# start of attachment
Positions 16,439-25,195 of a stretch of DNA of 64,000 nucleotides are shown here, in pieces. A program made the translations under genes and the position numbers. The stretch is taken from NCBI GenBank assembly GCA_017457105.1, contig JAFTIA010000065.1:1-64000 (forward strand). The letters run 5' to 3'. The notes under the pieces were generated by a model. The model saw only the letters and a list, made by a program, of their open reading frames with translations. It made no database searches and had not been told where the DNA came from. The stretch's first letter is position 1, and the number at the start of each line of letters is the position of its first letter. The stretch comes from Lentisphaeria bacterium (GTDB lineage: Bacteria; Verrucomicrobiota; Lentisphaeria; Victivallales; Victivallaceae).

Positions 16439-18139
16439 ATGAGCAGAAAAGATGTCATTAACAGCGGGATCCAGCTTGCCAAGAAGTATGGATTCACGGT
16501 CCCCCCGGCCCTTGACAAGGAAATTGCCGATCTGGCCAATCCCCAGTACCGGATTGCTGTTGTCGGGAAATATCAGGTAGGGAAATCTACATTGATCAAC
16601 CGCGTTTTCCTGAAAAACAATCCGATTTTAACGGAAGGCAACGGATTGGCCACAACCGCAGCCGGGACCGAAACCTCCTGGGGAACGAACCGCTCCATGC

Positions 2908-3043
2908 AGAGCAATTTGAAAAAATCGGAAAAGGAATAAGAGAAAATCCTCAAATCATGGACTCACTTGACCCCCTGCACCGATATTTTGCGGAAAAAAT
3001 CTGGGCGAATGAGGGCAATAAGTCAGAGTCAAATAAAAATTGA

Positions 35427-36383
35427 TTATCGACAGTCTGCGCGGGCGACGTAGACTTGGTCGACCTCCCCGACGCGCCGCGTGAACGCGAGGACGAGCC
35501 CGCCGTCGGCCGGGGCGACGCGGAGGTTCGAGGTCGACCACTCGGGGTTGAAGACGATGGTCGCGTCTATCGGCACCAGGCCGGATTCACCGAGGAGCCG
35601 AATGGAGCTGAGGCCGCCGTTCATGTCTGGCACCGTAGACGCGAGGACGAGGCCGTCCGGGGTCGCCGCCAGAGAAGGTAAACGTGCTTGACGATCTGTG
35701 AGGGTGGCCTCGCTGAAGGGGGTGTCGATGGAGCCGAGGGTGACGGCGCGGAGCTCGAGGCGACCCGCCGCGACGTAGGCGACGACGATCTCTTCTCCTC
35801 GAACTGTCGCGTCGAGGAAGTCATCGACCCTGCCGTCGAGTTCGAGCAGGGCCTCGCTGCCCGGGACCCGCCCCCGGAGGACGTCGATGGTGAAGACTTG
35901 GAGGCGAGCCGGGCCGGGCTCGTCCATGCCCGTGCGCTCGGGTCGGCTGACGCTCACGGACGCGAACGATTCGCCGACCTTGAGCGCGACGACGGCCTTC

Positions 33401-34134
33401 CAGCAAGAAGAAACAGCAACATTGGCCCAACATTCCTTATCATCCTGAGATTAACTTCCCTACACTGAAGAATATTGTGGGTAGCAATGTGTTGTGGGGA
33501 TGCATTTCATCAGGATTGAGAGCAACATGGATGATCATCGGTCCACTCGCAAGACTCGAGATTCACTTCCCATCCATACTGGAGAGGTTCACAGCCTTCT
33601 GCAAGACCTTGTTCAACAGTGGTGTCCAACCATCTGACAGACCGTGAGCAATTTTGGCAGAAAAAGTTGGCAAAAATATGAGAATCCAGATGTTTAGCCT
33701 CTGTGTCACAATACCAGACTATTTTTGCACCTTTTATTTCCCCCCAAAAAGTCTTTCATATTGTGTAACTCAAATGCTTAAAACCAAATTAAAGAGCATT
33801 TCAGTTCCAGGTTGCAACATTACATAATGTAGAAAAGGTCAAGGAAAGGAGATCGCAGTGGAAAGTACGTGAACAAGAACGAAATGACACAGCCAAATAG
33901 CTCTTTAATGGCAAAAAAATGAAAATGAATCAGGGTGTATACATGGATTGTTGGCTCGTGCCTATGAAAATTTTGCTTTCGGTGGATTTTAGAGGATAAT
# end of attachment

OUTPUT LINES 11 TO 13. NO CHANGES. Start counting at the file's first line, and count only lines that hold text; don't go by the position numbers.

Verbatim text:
35501 CGCCGTCGGCCGGGGCGACGCGGAGGTTCGAGGTCGACCACTCGGGGTTGAAGACGATGGTCGCGTCTATCGGCACCAGGCCGGATTCACCGAGGAGCCG
35601 AATGGAGCTGAGGCCGCCGTTCATGTCTGGCACCGTAGACGCGAGGACGAGGCCGTCCGGGGTCGCCGCCAGAGAAGGTAAACGTGCTTGACGATCTGTG
35701 AGGGTGGCCTCGCTGAAGGGGGTGTCGATGGAGCCGAGGGTGACGGCGCGGAGCTCGAGGCGACCCGCCGCGACGTAGGCGACGACGATCTCTTCTCCTC